Firmament: Fast, centralized cluster scheduling at scale Gog et al. OSDI’ 16
Updated link to point to official usenix hosted version
As this paper demonstrates very well, cluster scheduling is a tricky thing to get right at scale. It sounds so simple on the surface: “here are some new jobs/tasks – where should I run them?” Of course the slightly more nuanced question, and where the troubles begin, is “where should I run them in order to optimize for this objective, given these constraints…?” Typically you have a trade-off between distributed schedulers that can operate at scale and make fast decisions, and a centralized scheduler that can make higher quality decisions (e.g, improve utilisation, load balance, or whatever else your policy dictates) but struggles to make those decisions quickly enough as workload scales. What we have here is Firmament, a new centralised scheduler that combines high-quality placements on a par with advanced centralized schedulers, and the speed and scale of a distributed scheduler. It comes from a strong team of researchers across Cambridge, MIT, and Google, and is available in open source at http://firmament.io. A Firmament scheduler plugin for Kubernetes is also under development.
Taking a production workload trace from a 12,500 machine Google cluster, and replaying it at 300x speed, Firmament is able to keep pace and place 75% of tasks with sub-second latency. In a 40-machine test cluster the team compared Firmament against the schedulers from Sparrow, Mesos, Kubernetes, and Docker SwarmKit. At this scale Firmament’s task placement latency is around 5ms. As you can see below, Firmament comes closest to the idle baseline (each task in isolation) above the 80th percentile for a workload consisting entirely of short batch analytics tasks.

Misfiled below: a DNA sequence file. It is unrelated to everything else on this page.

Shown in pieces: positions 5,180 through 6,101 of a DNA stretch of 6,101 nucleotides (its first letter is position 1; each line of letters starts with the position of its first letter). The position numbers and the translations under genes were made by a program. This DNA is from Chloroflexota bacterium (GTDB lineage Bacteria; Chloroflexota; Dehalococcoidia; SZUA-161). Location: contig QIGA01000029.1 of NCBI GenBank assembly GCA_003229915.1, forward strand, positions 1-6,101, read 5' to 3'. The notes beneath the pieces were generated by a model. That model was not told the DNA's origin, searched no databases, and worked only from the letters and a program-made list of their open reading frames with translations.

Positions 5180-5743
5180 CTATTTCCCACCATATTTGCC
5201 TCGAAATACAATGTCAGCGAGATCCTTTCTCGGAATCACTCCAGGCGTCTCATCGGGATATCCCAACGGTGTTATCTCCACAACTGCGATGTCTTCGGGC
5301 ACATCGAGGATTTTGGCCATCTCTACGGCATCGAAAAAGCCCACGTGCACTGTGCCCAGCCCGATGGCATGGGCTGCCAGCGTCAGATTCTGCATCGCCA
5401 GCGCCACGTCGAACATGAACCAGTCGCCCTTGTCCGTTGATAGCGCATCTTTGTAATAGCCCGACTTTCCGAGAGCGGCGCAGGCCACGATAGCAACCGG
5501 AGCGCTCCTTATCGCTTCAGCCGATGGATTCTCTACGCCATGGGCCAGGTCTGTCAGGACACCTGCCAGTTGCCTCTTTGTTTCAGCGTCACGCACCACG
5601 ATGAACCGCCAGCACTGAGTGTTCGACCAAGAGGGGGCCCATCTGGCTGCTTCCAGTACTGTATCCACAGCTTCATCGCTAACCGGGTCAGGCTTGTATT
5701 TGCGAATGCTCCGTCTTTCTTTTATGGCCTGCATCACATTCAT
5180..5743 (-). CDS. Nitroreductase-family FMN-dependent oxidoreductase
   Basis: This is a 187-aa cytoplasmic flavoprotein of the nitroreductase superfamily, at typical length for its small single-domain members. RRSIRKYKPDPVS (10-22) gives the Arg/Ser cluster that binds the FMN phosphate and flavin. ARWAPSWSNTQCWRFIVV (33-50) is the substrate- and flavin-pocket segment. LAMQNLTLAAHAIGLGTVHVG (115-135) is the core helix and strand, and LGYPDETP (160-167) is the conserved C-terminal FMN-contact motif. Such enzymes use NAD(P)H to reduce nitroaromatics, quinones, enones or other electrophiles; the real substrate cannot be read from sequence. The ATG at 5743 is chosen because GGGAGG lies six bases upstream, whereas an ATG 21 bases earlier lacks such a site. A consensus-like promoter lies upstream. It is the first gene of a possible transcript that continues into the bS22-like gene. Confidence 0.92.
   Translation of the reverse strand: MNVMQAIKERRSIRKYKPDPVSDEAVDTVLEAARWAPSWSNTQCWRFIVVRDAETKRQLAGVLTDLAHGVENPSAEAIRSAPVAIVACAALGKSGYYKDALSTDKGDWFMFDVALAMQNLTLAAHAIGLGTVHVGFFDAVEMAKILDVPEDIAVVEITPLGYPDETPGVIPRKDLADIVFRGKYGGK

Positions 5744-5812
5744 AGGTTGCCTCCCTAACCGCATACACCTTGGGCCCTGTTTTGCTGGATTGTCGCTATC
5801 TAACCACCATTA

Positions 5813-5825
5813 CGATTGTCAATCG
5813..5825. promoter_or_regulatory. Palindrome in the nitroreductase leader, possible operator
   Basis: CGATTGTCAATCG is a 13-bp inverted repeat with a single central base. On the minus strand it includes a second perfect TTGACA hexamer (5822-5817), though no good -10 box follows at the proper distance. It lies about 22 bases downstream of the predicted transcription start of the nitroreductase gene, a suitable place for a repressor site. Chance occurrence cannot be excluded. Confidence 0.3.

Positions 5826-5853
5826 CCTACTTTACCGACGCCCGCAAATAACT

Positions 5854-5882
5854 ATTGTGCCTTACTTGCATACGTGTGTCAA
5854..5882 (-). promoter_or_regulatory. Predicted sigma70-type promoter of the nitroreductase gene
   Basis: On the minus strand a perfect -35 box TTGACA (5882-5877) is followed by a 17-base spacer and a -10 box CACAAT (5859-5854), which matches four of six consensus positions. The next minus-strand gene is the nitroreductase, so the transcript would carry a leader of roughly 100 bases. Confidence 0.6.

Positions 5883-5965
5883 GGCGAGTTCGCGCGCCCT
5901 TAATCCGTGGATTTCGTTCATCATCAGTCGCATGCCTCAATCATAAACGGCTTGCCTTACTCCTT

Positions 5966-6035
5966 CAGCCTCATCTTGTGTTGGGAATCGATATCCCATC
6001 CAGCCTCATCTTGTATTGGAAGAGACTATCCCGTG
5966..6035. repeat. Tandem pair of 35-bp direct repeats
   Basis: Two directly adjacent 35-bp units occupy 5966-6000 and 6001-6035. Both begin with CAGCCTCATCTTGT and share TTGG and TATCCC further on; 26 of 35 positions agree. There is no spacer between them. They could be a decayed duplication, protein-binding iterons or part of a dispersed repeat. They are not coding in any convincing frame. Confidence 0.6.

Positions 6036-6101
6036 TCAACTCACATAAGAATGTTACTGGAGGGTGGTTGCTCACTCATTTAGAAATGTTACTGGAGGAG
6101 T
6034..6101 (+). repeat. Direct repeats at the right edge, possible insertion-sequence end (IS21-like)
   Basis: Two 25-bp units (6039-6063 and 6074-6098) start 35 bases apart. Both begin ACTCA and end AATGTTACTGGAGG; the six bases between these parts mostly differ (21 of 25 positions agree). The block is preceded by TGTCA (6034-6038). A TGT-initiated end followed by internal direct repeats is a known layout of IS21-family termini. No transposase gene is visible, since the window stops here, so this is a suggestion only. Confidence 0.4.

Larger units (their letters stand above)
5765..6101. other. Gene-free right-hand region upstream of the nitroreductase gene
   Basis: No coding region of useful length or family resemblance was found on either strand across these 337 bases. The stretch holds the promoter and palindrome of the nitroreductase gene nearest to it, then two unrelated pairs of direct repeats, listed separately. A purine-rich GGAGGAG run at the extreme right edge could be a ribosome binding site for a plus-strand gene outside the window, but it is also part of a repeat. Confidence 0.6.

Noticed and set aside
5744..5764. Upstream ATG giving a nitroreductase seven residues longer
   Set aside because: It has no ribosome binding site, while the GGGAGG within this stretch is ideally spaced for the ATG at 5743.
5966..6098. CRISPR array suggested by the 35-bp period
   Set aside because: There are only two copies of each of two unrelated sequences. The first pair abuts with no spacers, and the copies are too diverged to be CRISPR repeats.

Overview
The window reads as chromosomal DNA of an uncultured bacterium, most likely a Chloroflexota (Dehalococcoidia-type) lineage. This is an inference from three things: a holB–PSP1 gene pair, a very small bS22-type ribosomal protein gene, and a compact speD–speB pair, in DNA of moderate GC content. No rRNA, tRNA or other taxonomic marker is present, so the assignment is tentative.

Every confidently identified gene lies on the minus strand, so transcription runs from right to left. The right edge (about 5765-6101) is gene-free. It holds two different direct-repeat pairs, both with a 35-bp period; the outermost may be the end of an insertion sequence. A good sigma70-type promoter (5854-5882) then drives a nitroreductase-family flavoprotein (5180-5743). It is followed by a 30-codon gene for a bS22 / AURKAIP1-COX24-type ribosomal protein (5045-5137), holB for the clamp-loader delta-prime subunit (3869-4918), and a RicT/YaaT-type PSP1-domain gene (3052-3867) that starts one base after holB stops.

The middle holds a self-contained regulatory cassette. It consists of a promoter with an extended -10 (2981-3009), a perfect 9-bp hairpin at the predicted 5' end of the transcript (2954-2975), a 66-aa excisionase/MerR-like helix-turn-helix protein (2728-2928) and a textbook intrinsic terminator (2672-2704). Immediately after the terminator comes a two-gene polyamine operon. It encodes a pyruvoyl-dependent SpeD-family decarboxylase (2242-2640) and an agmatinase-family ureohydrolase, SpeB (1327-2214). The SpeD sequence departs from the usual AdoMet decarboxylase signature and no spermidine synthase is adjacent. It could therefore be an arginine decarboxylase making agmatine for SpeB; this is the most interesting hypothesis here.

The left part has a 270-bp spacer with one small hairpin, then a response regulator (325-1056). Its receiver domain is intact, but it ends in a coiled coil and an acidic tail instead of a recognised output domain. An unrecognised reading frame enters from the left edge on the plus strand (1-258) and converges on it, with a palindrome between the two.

When using a more realistic mix of short tasks with long running interactive services and batch jobs, we see that Firmament greatly improves the tail of the task response time distribution for the short tasks:
… Firmament’s 99th percentile response time is 3.4x better than the SwarmKit and Kubernetes ones, and 6.2x better than Sparrow’s. The tail matters, since the last task’s response time often determines a batch job’s overall response time (the ‘straggler’ problem).
What do we want from a scheduler?
- Good quality task placements
- Sub-second task placement latency even at scale
- The ability to cope with tricky situations such as a flood of incoming jobs or cluster oversubscription.
Better task placements by the cluster scheduler lead to higher machine utilization, shorter batch job runtime, improved load balancing, more predictable application performance, and increased fault tolerance.